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India’s COVID crisis: How can you help?

HRD Asia: In a matter of weeks, the deadly new wave has devastated countless lives. Can leaders help?

by Nurhuda Syed


The world can only do so much to help India as the populous nation faces a deadly new wave of COVID-19. We’ve seen startling videos and images of hospitals turning away patients, doctors pleading for help, and public parking lots turned into makeshift crematoriums for families to perform the final rites for their loved ones. The healthcare system has crumbled under the overwhelming number of patients and has faced a dire oxygen shortage, a crucial treatment for severe COVID patients.

Fortunately, this week presented a glimmer of hope as the health ministry reported a continual decline in confirmed cases, dropping below the 300,000 daily infections since April. Before this, daily highs of 400,000 were the norm since the contagious new wave hit in February. As of Monday, the daily death toll stood at about 4,000. Local governments have also been extending lockdowns to facilitate testing and help contain the pandemic.

Despite this, experts believe that the actual reality of the pandemic may be worse than official tallies have made them out to be. This is because it’s nearly impossible to get accurate reports of every single infection across the nation – especially when the virus attacks rural towns and villages. And in rural India, those who contract the virus may not even have easy access to a testing facility, resulting in an even more devastating situation on the ground.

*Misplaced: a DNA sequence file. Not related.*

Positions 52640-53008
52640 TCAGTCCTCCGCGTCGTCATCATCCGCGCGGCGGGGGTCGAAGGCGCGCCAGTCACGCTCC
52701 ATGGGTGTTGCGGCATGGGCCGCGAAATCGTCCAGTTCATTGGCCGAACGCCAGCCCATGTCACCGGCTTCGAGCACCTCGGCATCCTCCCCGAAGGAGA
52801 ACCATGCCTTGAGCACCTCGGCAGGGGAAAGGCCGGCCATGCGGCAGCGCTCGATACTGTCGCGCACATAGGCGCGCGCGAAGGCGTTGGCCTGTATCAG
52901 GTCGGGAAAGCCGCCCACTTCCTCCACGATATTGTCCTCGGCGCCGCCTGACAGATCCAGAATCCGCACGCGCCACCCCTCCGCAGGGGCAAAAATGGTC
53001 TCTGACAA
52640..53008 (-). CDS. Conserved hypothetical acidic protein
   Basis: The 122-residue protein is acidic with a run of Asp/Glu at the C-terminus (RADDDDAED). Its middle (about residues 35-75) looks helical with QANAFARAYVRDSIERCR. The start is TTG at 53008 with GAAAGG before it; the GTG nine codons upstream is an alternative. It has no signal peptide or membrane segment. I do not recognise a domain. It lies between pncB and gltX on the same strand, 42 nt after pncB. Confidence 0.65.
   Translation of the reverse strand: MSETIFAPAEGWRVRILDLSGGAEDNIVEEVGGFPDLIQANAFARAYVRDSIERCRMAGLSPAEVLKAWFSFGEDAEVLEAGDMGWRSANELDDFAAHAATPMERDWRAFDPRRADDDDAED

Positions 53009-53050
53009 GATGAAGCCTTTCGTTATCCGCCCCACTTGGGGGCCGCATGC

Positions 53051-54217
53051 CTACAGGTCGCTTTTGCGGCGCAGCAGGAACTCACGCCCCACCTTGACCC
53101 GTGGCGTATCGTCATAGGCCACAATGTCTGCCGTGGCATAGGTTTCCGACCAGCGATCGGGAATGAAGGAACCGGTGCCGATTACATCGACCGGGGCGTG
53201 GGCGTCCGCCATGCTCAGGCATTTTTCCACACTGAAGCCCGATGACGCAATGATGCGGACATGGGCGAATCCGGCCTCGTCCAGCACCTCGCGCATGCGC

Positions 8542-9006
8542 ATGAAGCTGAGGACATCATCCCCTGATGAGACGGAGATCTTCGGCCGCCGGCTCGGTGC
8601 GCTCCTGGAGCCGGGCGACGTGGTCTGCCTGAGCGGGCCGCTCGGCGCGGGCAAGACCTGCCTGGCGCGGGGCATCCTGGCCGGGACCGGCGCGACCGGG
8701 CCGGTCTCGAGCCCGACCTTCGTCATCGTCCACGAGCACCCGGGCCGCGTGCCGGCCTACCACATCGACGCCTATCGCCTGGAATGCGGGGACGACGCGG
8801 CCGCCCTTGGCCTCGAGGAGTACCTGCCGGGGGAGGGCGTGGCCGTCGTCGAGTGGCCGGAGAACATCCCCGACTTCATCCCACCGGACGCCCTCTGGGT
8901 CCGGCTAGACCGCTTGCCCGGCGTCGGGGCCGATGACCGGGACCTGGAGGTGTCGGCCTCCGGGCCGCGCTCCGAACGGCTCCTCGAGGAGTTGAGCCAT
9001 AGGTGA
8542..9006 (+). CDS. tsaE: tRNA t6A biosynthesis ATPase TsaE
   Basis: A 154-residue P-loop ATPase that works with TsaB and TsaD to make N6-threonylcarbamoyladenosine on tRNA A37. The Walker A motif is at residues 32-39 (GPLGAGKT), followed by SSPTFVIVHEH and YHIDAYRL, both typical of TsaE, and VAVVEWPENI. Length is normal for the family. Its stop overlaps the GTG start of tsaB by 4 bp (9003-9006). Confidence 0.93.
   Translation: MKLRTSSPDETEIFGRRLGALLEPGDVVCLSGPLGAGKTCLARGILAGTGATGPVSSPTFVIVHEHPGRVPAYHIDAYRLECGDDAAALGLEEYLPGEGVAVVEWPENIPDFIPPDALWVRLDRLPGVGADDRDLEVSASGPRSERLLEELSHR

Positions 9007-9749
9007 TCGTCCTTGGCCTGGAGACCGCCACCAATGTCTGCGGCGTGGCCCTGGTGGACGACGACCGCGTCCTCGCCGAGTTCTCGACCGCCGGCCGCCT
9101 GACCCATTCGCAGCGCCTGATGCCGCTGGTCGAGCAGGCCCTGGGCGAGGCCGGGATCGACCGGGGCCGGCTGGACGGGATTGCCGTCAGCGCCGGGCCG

How to support staff through the COVID crisis

Another tragic reality of the new wave is that even if you don’t contract the virus, you’d likely know someone who has. Family, friends, and colleagues across the nation are forced to deal with the heavy mental burden of seeing someone in their lives suffer, whether they’re nearby or living in another state, making it a very personal experience.

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Offer critical emotional and mental support

WWT, a global technology firm with offices in India, has also been offering similar employee benefits. Staff have access to telemedicine consultations and can get medicine delivered to them, so they don’t have to leave their home to get adequate treatment. WWT was also quick to offer free vaccinations for staff and their family members when they heard of the situation in India.

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